Perhaps it's the Winnipeg weather that explains the deep well of creativity existing in that prairie city. Too cold in the winter, too mosquito-ey in the summer – your best option is to stay indoors and hone your artistic skills. It's the only reasonable explanation for the inordinate amount of talent that Winnipeg fosters, among the most beloved of whom have got to be the Weakerthans.
With songs that reference topics as quintessentially Canadian as curling or hockey heroes, or as esoteric as monologues by a cat, or a dinner shared between a French philosopher and an Antarctic explorer, the Weakerthans are a hard band to pigeonhole. Philosophically, they are not afraid to wear their politics on their sleeve; melodically, their music varies from tightly infectious to deeply introspective. Is mid-continental/vegetarian/literary/indie/folk/punk a genre?
The Weakerthans formed in 1997 when frontman John K Samson left his gig as bassist for the highly political Winnipeg punk group Propagandhi, in order to start Arbeiter Ring Press. Along the way to becoming a left-wing publishing house maven, he once again felt the Siren's call of music and joined forces with other members of Winnipeg's punk alumnae – drummer Jason Tait and bassist John P. Sutton of Red Fisher.
The Weakerthans' debut album, Fallow, garnered positive reviews for its poetic imagery and tight musicality, with tracks varying from the infectiously rhythmic “Diagnosis” to the achingly beautiful acoustic title track. As principal songwriter, Samson brings a poet's precision with words and exquisite attention to detail to the lyrics; as frontman, he sings with such clear elocution, in his distinct Manitoba tones, that every word is discernable. It's no small wonder that Weakerthans concerts are known to turn into sing-alongs.
Shortly after the release of Fallow, guitarist Stephen Carroll from Painted Thin joined the band, and in 2000 the Weakerthans released their sophomore album, Left and Leaving. It was nominated for a JUNO Award for Best Alternative Album and was also ranked at number six in Chart Magazine's 2005 poll of top 50 Canadian albums of all time. With Left and Leaving, the Weakerthans continued producing songs which chronicle life's tiny details and which often reference Samson's conflicting emotions for his hometown of Winnipeg.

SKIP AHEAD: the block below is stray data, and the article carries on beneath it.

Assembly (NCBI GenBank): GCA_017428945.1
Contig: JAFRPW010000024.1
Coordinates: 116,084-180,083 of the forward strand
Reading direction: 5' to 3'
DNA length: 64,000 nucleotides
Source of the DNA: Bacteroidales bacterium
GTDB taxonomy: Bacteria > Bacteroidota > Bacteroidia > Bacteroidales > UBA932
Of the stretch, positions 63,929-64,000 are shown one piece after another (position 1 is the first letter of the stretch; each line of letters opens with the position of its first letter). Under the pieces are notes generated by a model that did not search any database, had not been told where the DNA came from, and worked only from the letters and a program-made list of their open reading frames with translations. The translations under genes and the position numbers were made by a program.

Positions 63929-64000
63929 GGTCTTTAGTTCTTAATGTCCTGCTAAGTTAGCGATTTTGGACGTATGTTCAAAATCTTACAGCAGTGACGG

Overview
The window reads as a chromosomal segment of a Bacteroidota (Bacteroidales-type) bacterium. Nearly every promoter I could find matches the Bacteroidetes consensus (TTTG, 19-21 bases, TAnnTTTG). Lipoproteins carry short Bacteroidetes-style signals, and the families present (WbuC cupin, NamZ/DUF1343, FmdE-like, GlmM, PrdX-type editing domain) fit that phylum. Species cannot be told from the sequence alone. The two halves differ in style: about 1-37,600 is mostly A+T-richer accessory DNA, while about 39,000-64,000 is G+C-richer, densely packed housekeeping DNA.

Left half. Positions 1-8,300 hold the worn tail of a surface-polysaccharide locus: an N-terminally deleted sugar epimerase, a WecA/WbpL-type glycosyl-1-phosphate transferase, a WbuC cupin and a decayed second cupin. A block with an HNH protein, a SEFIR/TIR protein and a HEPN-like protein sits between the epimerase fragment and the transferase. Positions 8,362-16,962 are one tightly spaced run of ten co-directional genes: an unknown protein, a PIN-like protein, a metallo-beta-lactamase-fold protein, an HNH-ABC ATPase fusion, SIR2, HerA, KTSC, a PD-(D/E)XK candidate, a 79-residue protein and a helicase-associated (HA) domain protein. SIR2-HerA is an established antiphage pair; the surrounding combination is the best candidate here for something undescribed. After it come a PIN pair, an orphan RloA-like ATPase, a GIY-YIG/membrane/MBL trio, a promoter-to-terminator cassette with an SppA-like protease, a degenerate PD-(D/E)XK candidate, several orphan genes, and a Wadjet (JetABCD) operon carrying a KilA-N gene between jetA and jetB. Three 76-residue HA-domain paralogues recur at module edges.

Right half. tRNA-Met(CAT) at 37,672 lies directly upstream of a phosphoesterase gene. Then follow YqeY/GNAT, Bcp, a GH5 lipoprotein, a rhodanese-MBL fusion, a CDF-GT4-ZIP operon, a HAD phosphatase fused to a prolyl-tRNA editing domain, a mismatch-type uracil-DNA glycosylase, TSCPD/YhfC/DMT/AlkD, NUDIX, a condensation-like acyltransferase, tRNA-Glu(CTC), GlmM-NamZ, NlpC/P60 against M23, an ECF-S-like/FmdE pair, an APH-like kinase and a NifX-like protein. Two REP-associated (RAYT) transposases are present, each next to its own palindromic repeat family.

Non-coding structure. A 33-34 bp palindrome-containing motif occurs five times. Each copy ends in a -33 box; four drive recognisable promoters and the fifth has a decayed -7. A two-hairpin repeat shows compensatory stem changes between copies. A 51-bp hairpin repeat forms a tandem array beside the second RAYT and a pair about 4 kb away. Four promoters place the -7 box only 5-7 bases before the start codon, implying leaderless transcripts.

With the release of Reconstruction Site in 2003, the Weakerthans began to acquire some serious accolades. The album took home the hardware for Outstanding Independent Album at the Western Canadian Music Awards in 2004, while Samson scored with Outstanding Songwriter. The video for “Psalm for the Elks' Lodge Last Call” also garnered a WCMA nomination that year. Reconstruction Site was nominated for a JUNO Award for Alternative Album of the Year, and the video for “The Reasons” was nominated for a Juno the following year. Around about that time, John P Sutton left the band and was replaced by Greg Smith.
Reunion Tour, the Weakerthans' most recent studio album, was released in 2007 and was greeted with a great deal of praise from fans and musical style-makers alike. The band took home the Artist of the Year nod at the Verge Awards in 2008, as well as the ECHO Songwriting Prize for the track Night Windows. Notably, and perhaps cementing the Weakerthans' reputation and critical reception, Reunion Tour was also shortlisted for the 2008 Polaris Music Prize.
Collectively and individually, the members of the Weakerthans frequently collaborate with other Canadian musicians and take on side projects that often extend beyond the realm of music. Jason Tait is a sometimes member of Broken Social Scene and The FemBots, and currently drums with Bahamas. Samson often collaborates and tours with his wife, fellow musician Christine Fellows. Tait, Samson and Fellows all worked with filmmaker Clive Holden to produce the multimedia project Trains of Winnipeg.
Weakerthans collaborations and side projects reached critical mass in 2010, with the release of a documentary We're the Weakerthans, We're From Winnipeg, a live album Live at the Burton Cummings Theatre, and a collaborative album with Jim Bryson entitled The Falcon Lake Incident. Meanwhile, Samson's embrace of Manitoba stories and places evolved from a planned series of 7″ releases into a full-length solo album, Provincial, which made the long-list for the 2012 Polaris Prize.
The Weakerthans have always had a strong literary bent, which is perhaps not unexpected when the frontman and principal songwriter owns a publishing house. It's not often that a song referencing Michel Foucault or a Martin Amis novel makes you want to dance. It's certainly not every day that words like Gestetner, semaphore, and cartography make it into the lyrics of rock song either. But a love of words is part of what defines the Weakerthans and what unites a sizable portion of their ravenously-devoted fan base. I once saw someone walking around during a Weakerthans' concert, reading a book, oblivious to the lustily singing fan boys and girls who were jammed up against the stage. I wouldn't be surprised to see him show up as a character in a Weakerthans song one of these days.
– Barbara Bruederlin